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Simple Intercom

Simple Intercom

Perhaps you need an intercom. Maybe you want to be able to communicate with your house from your shed or garage. Or perhaps as in my case some years ago, you are upstairs in your bedroom doing your schoolwork.
You want to know when dinner will be ready, and you are too lazy to get up and shout down the stairs to find out. If so, then this simple intercom project is for you. I have made many of these and never had any trouble getting them working.

The simplest possible way to make an intercom is by connecting two loudspeakers in series with a battery, as in the circuit shown here. One of the speakers must be at a remote location. Sound waves impacting on either of the loudspeakers induce a current in its coil which is translated back into sound by the other speaker. Yes, a loudspeaker works just fine as a microphone. It will work, but unfortunately this arrangement has a number of disadvantages, not least of which is that there is no amplification. You have to really shout into one of the loudspeakers just to hear a whisper in the other. Unless the remote loudspeaker is very remote, the listener will hear you shouting rather than the whisper from their loudspeaker. But if they are very remote the wiring resistance will reduce the signal. Additionally the battery will run out very quickly. And you can’t use a transformer-rectifier type mains power supply because all you will hear is 50 (or 60 in US) Hz hum.

Hugh VA3TO wrote to me about this “simple intercom” circuit, pointing out that it represents essentially a short circuit at DC, which would blow the speaker coils. He writes: “I think you would blow the speaker coils. You typically need a mic amp and a speaker amp and the speaker is usually A/C coupled using a capacitor or isolation transformer.”. Well, I do agree with Hugh, but nevertheless I do recall actually connecting two speakers as shown, MANY years ago before I knew better (not that I know much better now), and it did work. As I said, the batteries ran down quickly (indicative of high current flow). The speaker coils didn’t blow but whether that was because the batteries weren’t chunky enough to do any damange, or the long lengths of wire added some meaningful resistance into the circuit, I couldn’t tell you. Anyway it might be wise to be cautious about trying this one at home!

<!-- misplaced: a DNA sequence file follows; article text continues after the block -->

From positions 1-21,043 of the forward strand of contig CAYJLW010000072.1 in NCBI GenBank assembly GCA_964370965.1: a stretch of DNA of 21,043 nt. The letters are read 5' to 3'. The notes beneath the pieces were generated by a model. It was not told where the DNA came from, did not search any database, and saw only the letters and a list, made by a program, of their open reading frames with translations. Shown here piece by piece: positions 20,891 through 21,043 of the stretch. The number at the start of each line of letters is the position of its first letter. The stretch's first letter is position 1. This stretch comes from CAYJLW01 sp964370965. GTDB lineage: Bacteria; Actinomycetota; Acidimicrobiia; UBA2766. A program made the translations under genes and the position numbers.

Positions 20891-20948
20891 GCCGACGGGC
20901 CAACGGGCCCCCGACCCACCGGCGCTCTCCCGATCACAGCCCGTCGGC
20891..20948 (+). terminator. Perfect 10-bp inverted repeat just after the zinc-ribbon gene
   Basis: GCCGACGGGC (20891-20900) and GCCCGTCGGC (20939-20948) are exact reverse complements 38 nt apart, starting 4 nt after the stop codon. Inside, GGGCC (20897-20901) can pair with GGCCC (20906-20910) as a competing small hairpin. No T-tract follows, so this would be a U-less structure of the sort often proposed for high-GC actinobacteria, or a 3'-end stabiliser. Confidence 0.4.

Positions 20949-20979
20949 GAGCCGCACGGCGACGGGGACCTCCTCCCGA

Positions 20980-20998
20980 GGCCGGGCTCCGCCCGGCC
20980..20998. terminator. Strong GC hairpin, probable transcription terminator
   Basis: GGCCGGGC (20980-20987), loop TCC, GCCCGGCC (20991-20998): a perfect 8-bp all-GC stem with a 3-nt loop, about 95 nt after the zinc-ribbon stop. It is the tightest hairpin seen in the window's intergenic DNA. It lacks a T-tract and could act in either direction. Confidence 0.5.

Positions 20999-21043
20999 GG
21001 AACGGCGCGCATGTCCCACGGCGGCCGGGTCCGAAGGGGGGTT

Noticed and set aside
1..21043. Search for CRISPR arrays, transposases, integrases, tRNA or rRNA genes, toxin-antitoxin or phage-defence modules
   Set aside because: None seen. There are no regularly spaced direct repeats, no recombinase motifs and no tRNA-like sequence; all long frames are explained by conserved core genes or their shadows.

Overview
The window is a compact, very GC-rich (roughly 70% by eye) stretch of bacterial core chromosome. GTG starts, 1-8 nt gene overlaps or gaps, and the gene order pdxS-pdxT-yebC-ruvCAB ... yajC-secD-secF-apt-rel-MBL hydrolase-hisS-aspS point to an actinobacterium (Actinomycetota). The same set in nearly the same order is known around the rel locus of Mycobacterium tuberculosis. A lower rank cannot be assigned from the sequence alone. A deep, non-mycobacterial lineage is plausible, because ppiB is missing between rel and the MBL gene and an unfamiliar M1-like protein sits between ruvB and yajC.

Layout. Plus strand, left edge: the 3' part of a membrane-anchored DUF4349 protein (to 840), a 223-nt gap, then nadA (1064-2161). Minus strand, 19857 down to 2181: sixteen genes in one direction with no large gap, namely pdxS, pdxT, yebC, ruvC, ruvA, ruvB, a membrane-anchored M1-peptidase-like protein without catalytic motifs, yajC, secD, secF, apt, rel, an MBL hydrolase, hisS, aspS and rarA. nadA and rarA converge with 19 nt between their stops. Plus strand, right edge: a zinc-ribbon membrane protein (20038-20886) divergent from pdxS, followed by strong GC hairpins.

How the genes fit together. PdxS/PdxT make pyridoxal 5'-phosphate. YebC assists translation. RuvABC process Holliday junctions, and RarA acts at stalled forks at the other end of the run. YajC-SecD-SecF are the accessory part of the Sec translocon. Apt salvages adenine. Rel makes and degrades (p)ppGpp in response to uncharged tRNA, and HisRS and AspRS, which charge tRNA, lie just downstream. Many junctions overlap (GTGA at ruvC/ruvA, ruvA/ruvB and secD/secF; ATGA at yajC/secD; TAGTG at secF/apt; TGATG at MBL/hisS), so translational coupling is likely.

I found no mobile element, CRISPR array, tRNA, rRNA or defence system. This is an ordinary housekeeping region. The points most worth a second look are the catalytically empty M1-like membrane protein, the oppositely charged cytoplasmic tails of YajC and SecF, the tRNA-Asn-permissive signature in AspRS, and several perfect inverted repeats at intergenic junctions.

Another way to build an intercom is to find an intercom project on the internet, or in a magasine or book, and start building. I tried to do it this way too and was never pleased with the results. When I got anything working at all, the volume was never satisfactory. The circuits are too complex and the whole thing is too difficult.

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